Friday, August 8



Current Editorial - Mayor Adrian Fenty has pushed an aggressive economic development agenda since taking office. . . . But we worry that the desire for action is too often cutting out the opportunity for reasonable community input. The proposed public-private partnership at the site of the Tenley-Friendship Neighborhood Library and Janney Elementary School is a key example. The actions of the city's economic development officials make it seem that they are not interested in listening to neighbors--a radical disconnect from the Adrian Fenty approach during his tenure on the D.C. Council and during his mayoral campaign. Community leaders had to file Freedom of Information Act requests to obtain public documents. The city-sponsored meetings held ostensibly to vet proposals did not provide an opportunity for unfettered questions. Instead, city officials selected queries from among those submitted on note cards by audience members.

And when the mayor was ready to announce his administration's choice of LCOR Inc. to develop an apartment building atop a new library, he did so at a hastily arranged outdoor news conference--held just a few hours after an early-morning announcement was distributed to the media. Even Ward 3 Council member Mary Cheh--who had pressed for consideration of a public-private partnership at the site--was caught off-guard and ended up speaking without having had the opportunity to see the final proposal. The administration did not hold a community meeting to discuss the details in the days before the announcement, nor has it held one since.

This doesn't seem sustainable. In contrast, the same office is pursuing the correct course in the West End--after initial missteps that led to such a public outcry that the D.C. Council rescinded legislation authorizing negotiations about a land sale. Since then, the deputy mayor's office has allowed neighbors to take the lead in analyzing facilities needs. And now the office is holding its second public meeting on the community's desires.

As the city continues its ambitious development pace, it should replicate its West End approach, not its many mistakes in Tenley.


The new Shaw library has deteriorated badly
. . . and it hasn't even been built. Check out what has happened to the architectural design in just the past six months.

Washington Times - The Third Church of Christ, Scientist, is taking on the District government in a legal dispute that church members say pits historic preservation of buildings against religious freedom. The church wants to replace its 37-year-old building at 900 16th St. NW with a new one that has less of a bunkerlike appearance and is easier to maintain. But the District's Historic Preservation Office is trying to block demolition permits, saying the architecture of the building makes it a historic landmark that must not be destroyed. Attorneys for the church filed a lawsuit in federal court based on the unusual reasoning that interference with the church's reconstruction plans trample's its members' First Amendment rights to freedom of religion. . . The church is gaining support from religious denominations across the Washington area led by the Downtown Cluster of Congregations. . . Church members say the current building does not have enough windows and doors to make it inviting to the surrounding community. A lack of contemporary insulation and ventilation produces enormous heating and cooling bills, according to church leaders. They also said replacing some lightbulbs high in the ceiling requires building a scaffold each time, again creating unnecessary costs. . . "The Historical Preservation Office of D.C. government has frankly lost its way," said Terry Lynch, executive director of the Downtown Cluster of Congregations, a community service group representing 44 church congregations in the Washington area. "This is a case by far of overreaching and overzealousness."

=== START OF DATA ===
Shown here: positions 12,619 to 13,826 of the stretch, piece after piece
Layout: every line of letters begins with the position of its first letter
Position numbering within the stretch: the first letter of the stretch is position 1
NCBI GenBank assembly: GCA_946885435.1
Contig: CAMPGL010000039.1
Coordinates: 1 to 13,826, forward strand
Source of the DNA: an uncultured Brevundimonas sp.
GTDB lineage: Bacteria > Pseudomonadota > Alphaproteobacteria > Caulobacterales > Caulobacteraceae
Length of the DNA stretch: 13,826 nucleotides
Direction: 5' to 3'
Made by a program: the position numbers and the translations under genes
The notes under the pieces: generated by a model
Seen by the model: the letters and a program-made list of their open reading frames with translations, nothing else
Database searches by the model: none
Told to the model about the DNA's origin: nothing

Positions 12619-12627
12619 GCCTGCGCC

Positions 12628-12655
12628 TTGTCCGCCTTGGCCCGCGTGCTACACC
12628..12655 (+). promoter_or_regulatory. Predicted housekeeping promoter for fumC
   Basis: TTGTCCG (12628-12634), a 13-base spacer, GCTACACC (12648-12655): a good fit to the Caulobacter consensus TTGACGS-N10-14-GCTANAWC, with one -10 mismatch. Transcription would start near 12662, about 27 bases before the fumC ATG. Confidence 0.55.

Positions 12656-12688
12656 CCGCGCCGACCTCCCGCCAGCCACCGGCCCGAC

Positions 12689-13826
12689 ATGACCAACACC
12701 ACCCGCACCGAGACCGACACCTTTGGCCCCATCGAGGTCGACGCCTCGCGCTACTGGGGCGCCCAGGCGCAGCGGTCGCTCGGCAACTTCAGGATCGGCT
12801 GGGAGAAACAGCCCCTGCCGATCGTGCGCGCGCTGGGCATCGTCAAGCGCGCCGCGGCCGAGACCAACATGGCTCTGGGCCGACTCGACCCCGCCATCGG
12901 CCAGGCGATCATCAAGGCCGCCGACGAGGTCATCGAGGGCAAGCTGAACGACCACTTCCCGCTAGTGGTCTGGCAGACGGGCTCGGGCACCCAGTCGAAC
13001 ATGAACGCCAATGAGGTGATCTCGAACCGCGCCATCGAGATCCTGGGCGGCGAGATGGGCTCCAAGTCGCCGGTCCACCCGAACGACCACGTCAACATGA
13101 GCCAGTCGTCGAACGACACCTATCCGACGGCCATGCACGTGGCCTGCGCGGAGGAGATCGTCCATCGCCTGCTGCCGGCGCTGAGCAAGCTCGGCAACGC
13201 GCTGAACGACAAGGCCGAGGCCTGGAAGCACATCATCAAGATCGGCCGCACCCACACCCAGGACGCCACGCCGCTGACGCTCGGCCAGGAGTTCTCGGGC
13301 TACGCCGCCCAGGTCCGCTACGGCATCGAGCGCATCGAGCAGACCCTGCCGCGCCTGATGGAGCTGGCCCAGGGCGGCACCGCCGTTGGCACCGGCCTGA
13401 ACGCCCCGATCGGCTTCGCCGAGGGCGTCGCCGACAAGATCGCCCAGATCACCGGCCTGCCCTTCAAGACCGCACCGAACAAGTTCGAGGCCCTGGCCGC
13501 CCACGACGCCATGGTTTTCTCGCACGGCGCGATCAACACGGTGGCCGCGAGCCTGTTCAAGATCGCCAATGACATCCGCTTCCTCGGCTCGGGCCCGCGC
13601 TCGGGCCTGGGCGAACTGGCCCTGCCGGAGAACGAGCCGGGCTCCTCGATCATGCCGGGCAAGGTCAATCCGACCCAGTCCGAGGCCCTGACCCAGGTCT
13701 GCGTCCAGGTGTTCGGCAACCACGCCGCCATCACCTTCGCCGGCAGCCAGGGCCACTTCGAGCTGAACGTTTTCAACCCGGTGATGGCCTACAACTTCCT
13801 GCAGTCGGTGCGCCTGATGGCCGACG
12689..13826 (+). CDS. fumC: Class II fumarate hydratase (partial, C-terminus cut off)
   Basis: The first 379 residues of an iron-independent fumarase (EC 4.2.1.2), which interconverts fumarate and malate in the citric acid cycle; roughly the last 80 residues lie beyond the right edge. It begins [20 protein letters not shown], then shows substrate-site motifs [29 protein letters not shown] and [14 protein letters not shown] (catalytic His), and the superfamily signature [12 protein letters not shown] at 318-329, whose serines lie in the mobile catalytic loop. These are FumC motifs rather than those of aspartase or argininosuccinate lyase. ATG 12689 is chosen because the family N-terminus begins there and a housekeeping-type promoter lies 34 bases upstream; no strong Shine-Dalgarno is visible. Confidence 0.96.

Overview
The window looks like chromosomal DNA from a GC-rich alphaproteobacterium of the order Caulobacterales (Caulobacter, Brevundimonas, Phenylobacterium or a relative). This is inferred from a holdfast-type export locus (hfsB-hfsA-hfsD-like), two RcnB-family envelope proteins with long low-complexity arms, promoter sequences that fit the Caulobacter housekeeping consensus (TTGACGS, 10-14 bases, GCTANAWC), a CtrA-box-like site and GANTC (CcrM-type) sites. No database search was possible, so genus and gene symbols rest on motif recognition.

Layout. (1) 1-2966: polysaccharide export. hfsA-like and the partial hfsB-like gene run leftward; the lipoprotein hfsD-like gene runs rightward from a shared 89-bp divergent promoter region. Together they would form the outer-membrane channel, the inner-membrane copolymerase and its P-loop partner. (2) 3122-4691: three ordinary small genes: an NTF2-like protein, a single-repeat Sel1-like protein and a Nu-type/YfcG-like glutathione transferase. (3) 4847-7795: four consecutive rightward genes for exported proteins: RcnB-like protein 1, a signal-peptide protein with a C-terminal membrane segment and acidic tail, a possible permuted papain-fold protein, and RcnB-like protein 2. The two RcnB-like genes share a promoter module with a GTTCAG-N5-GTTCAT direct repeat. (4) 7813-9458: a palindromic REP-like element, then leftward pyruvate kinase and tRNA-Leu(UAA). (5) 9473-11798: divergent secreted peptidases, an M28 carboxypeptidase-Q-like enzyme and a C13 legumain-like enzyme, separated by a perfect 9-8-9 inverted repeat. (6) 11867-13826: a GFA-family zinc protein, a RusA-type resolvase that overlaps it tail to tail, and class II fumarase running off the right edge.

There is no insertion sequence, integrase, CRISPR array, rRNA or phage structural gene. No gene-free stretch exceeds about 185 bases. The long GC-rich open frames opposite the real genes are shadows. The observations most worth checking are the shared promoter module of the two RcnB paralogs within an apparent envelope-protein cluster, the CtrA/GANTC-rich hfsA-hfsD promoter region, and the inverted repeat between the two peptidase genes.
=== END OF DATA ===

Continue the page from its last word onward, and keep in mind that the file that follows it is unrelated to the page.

Looks like the Teachers Union may not cave in to Michelle Rhee after all. Reports Bill Turque in the Post: "The president of the Washington Teachers' Union all but ruled out acceptance of a proposal by D.C. Schools Chancellor Michelle A. Rhee that would require tenured teachers to spend a year on probation in exchange for huge salary increases and bonuses. George Parker said Rhee's measure would unfairly deprive teachers of due process rights and expose them to arbitrary firing by principals. He said the provision is a major obstacle to reaching a tentative agreement on a new contract. He also suggested in an interview, for the first time since talks began late last year, that city and union negotiators might have to settle for 'some type of traditional agreement.' He added that unless Rhee and school system negotiators modify the proposal before teachers report to work Aug. 19 -- six days before classes begin -- he wants it taken off the bargaining table. 'I don't want teachers going back to school with this concept hanging over their heads,' he said."

The Washington area was selected by Forbes as the 7th worse commuting center. "15% of commuters take over an hour to get to work, the second highest rate in the country. Drivers spend 60 hours a year stuck in traffic, and only 26% of commuters get to work in under 20 minutes-- the worst rate in the country. The only thing saving D.C. from a worse ranking is its efficiency ranking for carpooling, public transportation and walking, the country's second best."

Glenn Ford, Black Agenda Report - In Washington, DC, the Statehood Green Party, through labor-intensive, grassroots work, has managed to garner more votes in the last several elections than the local Republican Party. That's an amazing accomplishment, given that the Statehood Greens get virtually no coverage from the Washington Post newspaper - which means little or no exposure in the corporate television media, either, since all the stations follow the Post's lead. . . The paper's congressional reporter, Paul Kane, recently slipped up and told the "brutally honest" truth about the Post's methodical manipulation of the "news." Kane claimed the Greens and Ralph Nader "got plenty of coverage" in the 2000 election, when, in his words, Nader "had a chance to play a decisive role in some states." According to Kane, "there is little indication that the Greens will have any major impact on the '08 election." Then Kane declared, "Until you [Greens] demonstrate that there is some level of support for your party, our paper isn't going to spend precious resources reporting on whatever it is you're doing." . . . The Washington Post won't even cover the Greens in DC, where they are second to the Democrats in voter appeal.